Lecture 04 - Hybrid Life


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Fourth lecture for my students in English 192, "Science Fiction," summer 2013 at UC Santa Barbara.

Course website: http://patrickbrianmooney.nfshost.com/~patrick/ta/m13/

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Lecture 04 - Hybrid Life

  1. 1. Lecture 4: Hybrid Life English 192 Summer 2013 8 August 2013 “Life is a hideous thing, and from the background behind what we know of it peer daemoniacal hints of truth which make it sometimes a thousandfold more hideous. Science, already oppressive with its shocking revelations, will perhaps be the ultimate exterminator of our human species–if separate species we be–for its reserve of unguessed horrors could never be borne by mortal brains if loosed upon the world." — H.P. Lovecraft, “Facts Concerning the Late Arthur Jermyn and His Family”
  2. 2. A few words on Alien as detective story
  3. 3. Epistemology, horror, and the search for knowledge
  4. 4. Howard Phillips Lovecraft (1890–1937) ● Best known for his stories of “cosmic horror,” particularly those associated with the fictional deity Cthulhu. ● Work – primarily short stories – was primarily published in pulp magazines, especially Weird Tales. ● Has been greatly influential on later 20th-century horror, science-fiction, and fantasy writers. Lovecraft in 1915.
  5. 5. “Cosmic horror” or “cosmicism” ● Lovecraft’s work often takes the position that humanity is insignificant to the universe as a whole (and the universe may in fact contain powerful entities that are hostile to humans). ● Common themes in his work that are implications of this position: ● Knowledge and understanding lead to madness. – Truth (the universe, its structure, its scale) is, in the final analysis, incomprehensible to humans. ● Humanity is influenced by non-human forces. ● Guilt and other effects of one’s decisions are heritable.
  6. 6. Community and homogeneity ● Communities in “The Shadow over Innsmouth” define themselves as racially and culturally homogeneous and by differentiating themselves from other racial and cultural communities. “His [Old Man Marsh’s] mother seems to have been some kind of foreigner—they say a South Sea islander—so everybody raised Cain when he married an Ipswich girl fifty years ago. They always do that about Innsmouth people, and folks here and hereabouts always try to cover up any Innsmouth blood they have in ’em.” (88) “horrible croaking voices exchanging low cries in what was certainly not English.” (117)
  7. 7. How do we read “Innsmouth”? “After all, the strangest and maddest of myths are often merely symbols or allegories based upon truth.” (101) “The insane yarn I was hearing [from Zadok Allen] interested me profoundly, for I fancied there was contained within it a sort of crude allegory based upon the strangeness of Innsmouth and elaborated by an imagination at once creative and full of scraps of exotic legend.” (106)
  8. 8. “No trials, or even definite charges, were reported; nor were any of the captives [from Innsmouth] seen thereafter in the regular gaols of the nation. There were vague statements about disease and concentration camps, and later about dispersal in various naval and military prisons, but nothing positive ever developed.” (86)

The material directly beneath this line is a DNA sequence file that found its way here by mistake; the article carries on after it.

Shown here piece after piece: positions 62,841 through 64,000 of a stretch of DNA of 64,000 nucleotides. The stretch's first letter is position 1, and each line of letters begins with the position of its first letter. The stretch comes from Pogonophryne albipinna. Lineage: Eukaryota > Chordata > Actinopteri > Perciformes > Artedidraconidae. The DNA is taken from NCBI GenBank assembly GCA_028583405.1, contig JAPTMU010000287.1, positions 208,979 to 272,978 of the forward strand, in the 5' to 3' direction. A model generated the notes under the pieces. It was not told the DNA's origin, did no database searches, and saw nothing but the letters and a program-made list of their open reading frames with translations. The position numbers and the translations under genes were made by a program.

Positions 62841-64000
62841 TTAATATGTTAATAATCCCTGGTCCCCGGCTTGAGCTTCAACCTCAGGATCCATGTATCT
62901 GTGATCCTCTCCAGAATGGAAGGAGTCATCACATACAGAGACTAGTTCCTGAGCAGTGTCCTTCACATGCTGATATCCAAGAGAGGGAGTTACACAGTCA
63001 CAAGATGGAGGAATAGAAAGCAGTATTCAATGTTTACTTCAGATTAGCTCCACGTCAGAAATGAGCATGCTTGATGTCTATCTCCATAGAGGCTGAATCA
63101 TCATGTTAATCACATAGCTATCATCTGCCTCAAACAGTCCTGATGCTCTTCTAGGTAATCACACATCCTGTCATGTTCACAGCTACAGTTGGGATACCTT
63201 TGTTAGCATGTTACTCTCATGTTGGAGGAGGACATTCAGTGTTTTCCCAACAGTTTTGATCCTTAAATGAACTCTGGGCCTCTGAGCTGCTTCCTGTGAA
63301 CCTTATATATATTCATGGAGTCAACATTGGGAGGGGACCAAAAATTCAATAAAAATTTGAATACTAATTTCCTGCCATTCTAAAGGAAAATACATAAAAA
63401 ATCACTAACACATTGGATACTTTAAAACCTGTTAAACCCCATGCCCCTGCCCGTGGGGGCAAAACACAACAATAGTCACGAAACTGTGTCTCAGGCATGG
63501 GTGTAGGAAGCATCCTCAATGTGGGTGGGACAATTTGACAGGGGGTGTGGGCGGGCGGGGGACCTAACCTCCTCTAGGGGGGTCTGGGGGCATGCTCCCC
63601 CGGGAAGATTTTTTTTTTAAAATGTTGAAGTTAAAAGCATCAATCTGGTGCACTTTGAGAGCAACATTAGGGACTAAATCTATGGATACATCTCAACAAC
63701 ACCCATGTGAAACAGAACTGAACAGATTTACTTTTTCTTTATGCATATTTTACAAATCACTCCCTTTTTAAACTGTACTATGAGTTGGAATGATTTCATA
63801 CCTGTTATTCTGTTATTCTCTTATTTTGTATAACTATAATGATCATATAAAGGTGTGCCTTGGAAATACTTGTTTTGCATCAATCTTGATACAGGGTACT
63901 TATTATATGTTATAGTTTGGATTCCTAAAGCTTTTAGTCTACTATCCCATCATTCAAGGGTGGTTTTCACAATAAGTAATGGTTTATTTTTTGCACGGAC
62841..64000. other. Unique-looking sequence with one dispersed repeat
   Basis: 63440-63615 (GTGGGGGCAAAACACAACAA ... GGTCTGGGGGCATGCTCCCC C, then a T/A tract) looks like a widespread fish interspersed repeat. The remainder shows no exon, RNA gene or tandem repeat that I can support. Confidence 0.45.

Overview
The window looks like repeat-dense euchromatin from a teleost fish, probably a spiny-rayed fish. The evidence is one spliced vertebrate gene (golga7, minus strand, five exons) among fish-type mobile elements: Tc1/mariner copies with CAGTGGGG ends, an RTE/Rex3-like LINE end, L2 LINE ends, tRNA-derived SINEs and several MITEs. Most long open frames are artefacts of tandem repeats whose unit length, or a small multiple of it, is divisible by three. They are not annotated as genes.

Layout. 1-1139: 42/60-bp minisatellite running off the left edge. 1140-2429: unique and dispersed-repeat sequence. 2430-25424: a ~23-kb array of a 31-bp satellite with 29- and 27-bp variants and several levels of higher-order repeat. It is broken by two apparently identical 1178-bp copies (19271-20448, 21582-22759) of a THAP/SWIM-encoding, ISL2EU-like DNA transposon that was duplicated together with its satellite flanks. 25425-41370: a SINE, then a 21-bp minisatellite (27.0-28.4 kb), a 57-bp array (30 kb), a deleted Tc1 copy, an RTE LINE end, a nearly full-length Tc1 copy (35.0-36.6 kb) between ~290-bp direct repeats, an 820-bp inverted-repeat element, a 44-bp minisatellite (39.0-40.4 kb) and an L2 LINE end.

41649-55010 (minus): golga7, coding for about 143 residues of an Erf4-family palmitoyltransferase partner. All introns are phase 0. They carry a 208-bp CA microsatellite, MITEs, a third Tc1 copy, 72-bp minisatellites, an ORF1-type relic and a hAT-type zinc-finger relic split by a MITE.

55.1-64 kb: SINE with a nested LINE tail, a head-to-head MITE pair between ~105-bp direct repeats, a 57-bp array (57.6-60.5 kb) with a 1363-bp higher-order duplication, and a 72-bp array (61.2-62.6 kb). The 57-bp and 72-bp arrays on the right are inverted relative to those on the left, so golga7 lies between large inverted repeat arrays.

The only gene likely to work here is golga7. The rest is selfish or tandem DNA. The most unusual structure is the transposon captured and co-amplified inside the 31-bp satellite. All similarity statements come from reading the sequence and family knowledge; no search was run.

9. 9. Sources of horror in “Innsmouth” ● Remember our thesis that horror arises from the transgression of implicit cognitive boundaries. ● Racial horror. – This is figured both in terms of cross-race and cross- species interbreeding. ● The horror of non-Christian religion. ● The horror of degeneration. ● The horror of self-discovery. ● Note that, quite often, more than one of these factors is in play at the same time.
  10. 10. The horror of paganism “the rumours of devil-worship were partly justified by a peculiar secret cult which had gained force there and engulfed all the orthodox churches.” (92) “Nothing I could have imagined—nothing, even, that I could have gathered had I credited old Zadok’s crazy tale in the most literal way— would be in any way comparable to the demoniac, blasphemous reality that I saw—or believe I saw.” (123)
  11. 11. Degeneration “Gawd knows they [‘the Innsmouth folk’]’ve gotten to be about as bad as South Sea cannibals and Guinea savages.” (90) “the clerk […] discouraged my going to such a dismal, decadent place. […] Innsmouth was merely an exaggerated case of civic degeneration.” (90) “Undoubtedly, the alien strain in the Innsmouth folk was stronger here [near the Manuxet river] than farther inland—unless, indeed, the ‘Innsmouth look’ were a disease rather than a blood stain, in which case this district might be held to harbor the most advanced cases.” (100)
  12. 12. The horror of self-discovery “Among these reliefs [on the tiara] were fabulous monsters of abhorrent grotesqueness and malignity—half ichthyic and half batrachian in suggestion—which one could not dissociate from a certain haunting and uncomfortable sense of pseudo-memory, as if they called up some image from deep cells and tissues whose retentive functions are wholly primal and awesomely ancestral.” (92) “Then the other shapes began to appear, filling me with nameless horror the moment I awoke. But during the dreams they did not horrify me at all—I was one with them, wearing their unhuman trappings, treading their aqueous ways, and praying monstrously at their evil sea- bottom temples.” (126-27)
  13. 13. Media credits The photo of H.P. Lovecraft (slide 2) is in the public domain because it was first published before 1923. Source: http://upload.wikimedia.org/wikipedia/commons/ a/a2/Howard_Phillips_Lovecraft_in_1915.jpg